Abigail Adams to John Cranch
London, March 7. 1787:1
your obliging Letter of November 7th. came safe to hand, as well as a couple of Hares since Received, for which accept my acknowledgments:2
I was happy to find that the Books I sent were acceptable to you, tho they painted some of your Countrymen in very black coulours; and one cannot refrain from being affected by the disgraces brought upon their Country from the evil conduct of it’s Members, tho they abhor the measures & detest the Authors[.]3
I wish I could say that a Change of Administration since the peace, had effected a change of sentiment with respect to America, but this Nation, sir, is still persueing measures which daily, more & more, alienate America from her; & force her into a closer connection with France:4 how much this will benefit England, time will discover:
I take the Liberty of sending you a late publication stiled the defence of the American Constitutions,5 which have been attacked, as you will see, by great Men: how ably they are defended the publick will judge; but something appeard necessary at this time to settle the minds of the Americans, who appear to feel inconveniencies without tracing them to their true source: it will perhaps afford you some amusement, not only as a Friend to America, but to the Liberties of mankind6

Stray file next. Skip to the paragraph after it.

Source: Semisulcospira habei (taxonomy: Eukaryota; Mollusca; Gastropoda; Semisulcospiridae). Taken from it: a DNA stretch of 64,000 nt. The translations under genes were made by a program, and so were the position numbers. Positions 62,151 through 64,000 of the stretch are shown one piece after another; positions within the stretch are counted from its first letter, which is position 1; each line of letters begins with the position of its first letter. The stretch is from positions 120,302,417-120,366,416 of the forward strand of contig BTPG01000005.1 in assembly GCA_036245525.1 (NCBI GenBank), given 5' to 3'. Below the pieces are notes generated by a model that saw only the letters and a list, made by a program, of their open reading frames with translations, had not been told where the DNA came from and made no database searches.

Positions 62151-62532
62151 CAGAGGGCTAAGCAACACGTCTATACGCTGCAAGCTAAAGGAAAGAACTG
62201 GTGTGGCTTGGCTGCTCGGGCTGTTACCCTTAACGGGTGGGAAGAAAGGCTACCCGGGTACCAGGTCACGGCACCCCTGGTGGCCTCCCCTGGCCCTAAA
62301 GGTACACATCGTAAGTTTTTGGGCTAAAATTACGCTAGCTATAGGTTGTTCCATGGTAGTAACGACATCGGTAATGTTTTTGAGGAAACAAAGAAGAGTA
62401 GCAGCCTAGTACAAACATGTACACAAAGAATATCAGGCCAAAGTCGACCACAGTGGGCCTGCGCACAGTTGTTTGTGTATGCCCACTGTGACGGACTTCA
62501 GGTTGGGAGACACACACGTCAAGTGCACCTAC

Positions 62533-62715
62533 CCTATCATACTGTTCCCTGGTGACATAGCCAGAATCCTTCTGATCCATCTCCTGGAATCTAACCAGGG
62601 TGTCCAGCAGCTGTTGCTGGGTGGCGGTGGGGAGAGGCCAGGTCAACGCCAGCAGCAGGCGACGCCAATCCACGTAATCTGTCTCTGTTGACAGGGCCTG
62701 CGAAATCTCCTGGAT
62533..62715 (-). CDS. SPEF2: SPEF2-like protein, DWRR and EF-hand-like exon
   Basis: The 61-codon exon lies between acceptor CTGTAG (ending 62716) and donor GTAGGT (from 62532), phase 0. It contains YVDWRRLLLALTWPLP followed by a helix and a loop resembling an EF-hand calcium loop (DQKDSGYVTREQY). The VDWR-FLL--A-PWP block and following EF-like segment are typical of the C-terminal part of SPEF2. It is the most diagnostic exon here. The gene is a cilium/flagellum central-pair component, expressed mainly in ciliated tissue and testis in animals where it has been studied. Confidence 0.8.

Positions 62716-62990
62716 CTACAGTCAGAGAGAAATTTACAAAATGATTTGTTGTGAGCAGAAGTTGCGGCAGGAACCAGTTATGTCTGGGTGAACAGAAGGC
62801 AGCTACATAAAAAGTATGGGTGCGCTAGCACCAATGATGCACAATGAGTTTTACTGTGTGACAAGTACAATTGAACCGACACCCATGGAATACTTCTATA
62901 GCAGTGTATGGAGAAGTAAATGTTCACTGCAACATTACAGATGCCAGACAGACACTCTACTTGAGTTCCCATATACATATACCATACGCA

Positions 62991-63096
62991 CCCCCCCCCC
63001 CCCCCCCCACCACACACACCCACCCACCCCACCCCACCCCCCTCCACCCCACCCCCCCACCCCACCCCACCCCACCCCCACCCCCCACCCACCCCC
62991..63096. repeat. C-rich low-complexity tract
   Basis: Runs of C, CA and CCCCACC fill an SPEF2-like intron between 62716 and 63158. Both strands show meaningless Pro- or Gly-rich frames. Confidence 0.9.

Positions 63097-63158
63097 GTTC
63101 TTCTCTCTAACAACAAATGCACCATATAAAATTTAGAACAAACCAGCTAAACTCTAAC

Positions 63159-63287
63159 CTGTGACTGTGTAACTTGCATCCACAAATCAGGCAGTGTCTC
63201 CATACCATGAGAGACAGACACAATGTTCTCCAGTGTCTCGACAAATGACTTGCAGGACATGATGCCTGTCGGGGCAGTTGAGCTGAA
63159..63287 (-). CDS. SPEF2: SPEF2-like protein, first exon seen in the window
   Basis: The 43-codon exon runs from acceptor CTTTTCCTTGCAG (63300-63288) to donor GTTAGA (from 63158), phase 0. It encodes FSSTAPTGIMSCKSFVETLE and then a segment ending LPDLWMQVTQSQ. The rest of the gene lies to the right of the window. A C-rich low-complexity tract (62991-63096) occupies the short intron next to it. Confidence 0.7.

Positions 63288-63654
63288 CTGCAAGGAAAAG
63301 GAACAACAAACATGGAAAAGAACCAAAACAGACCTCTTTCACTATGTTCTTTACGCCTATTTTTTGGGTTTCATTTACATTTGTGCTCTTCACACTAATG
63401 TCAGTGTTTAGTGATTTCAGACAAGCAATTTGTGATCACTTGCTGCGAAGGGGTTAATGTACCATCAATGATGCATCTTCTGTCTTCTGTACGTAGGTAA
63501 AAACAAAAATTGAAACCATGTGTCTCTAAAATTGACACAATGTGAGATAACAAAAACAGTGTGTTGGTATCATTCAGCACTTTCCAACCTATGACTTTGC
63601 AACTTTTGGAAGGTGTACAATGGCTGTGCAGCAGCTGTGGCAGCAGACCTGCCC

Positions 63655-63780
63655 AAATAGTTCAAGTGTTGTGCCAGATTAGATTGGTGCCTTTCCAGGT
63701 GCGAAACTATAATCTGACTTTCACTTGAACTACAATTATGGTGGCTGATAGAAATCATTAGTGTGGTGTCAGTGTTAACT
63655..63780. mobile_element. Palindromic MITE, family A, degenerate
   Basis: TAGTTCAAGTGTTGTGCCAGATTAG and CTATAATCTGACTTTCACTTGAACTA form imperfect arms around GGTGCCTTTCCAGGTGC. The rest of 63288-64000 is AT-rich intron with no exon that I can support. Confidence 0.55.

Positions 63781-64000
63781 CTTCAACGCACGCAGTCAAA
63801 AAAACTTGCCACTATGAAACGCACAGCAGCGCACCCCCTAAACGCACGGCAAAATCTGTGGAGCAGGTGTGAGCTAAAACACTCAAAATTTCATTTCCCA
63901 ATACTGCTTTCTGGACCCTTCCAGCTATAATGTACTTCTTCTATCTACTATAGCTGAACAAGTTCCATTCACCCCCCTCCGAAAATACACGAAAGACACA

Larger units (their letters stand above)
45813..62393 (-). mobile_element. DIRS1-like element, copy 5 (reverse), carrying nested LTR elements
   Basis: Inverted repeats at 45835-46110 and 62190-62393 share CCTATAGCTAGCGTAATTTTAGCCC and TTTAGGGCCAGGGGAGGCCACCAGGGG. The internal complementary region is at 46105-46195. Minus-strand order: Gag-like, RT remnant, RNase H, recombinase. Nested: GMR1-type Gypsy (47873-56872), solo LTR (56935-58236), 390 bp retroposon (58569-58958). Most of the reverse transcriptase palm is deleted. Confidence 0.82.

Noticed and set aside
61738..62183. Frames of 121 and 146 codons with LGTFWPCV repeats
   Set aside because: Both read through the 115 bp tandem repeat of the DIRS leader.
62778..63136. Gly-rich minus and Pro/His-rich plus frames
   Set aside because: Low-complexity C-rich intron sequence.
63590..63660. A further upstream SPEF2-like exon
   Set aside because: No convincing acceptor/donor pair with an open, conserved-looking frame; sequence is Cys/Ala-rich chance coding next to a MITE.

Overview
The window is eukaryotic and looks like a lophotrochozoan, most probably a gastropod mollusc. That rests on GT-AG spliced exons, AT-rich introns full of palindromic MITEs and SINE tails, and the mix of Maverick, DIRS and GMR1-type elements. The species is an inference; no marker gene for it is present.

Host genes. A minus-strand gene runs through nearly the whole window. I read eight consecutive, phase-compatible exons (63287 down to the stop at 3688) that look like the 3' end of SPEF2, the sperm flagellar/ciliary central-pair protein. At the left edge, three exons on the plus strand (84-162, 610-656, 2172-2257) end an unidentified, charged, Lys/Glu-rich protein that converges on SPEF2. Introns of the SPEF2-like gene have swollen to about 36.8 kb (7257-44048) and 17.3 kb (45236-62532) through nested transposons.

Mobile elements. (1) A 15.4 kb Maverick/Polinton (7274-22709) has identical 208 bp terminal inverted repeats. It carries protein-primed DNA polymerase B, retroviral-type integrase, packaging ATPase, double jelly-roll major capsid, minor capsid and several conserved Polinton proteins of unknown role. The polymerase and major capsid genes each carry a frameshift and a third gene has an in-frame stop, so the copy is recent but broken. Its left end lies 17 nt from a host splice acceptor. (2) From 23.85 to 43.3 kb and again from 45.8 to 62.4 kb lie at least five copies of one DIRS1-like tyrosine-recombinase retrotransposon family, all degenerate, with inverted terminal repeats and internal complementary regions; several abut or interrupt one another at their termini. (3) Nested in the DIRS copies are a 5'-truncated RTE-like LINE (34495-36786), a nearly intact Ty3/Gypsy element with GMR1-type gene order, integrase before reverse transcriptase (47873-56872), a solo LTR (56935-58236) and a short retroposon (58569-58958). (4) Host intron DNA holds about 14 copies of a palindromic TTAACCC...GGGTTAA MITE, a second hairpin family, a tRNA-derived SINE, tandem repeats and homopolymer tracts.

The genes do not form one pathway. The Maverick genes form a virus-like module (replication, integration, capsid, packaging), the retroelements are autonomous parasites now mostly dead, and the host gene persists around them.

By the latest accounts from America (the 10 of Febry)7 general Lincoln had marched against the insurgents dispersed and quelld them; so that I hope they will no longer impede the course of Justice, or disturb the good order of society. Ebullitions of this kind will break out in all free governments, like humours in a Healthy Body; but I presume they cannot proceed to any dangerous height—
Mr and Mrs Smith present their compliments and thanks for your kind congratulations. Mr Adams joins me in ye sentiments of Esteem and / Regard with which I am / Dear sir your Humble Servant
RC (MB:Dept. of Rare Books and Manuscripts); addressed by AA2: “John Cranch. Esqr. / Axminster.”; endorsed: “7. March 1787— / From the lady Ambass: / Adams.” Dft (Adams Papers), filmed at 5 March.
1. “March 5th” in Dft.
2. Vol. 7:389–390.
4. At this point in the Dft, the following passage was struck out: “they will not enter into a treaty with America nor have they deignd to send a minister in return for the one sent to this court. the concequence will be a recall of the American minister and I can truly say the sooner that event takes place the more agreeable it will be to me, tho there are individuals in this Nation for whom I Shall ever entertain the highest respect & esteem.”
5. For JA’s Defence of the Const. description begins John Adams, A Defence of the Constitutions of Government of the United States of America, London, 1787–1788; repr. New York, 1971; 3 vols. description ends , see AA to Cotton Tufts, 10 Oct., note 14, vol. 7:365–366.
6. In the Dft the first sentence of the following paragraph reads, “by my last Letters from America our friends were well, tho some what troubled by a number of insurgents who had molested the peace & good order of society by unlawfully assembling & stopping the courts of justice.”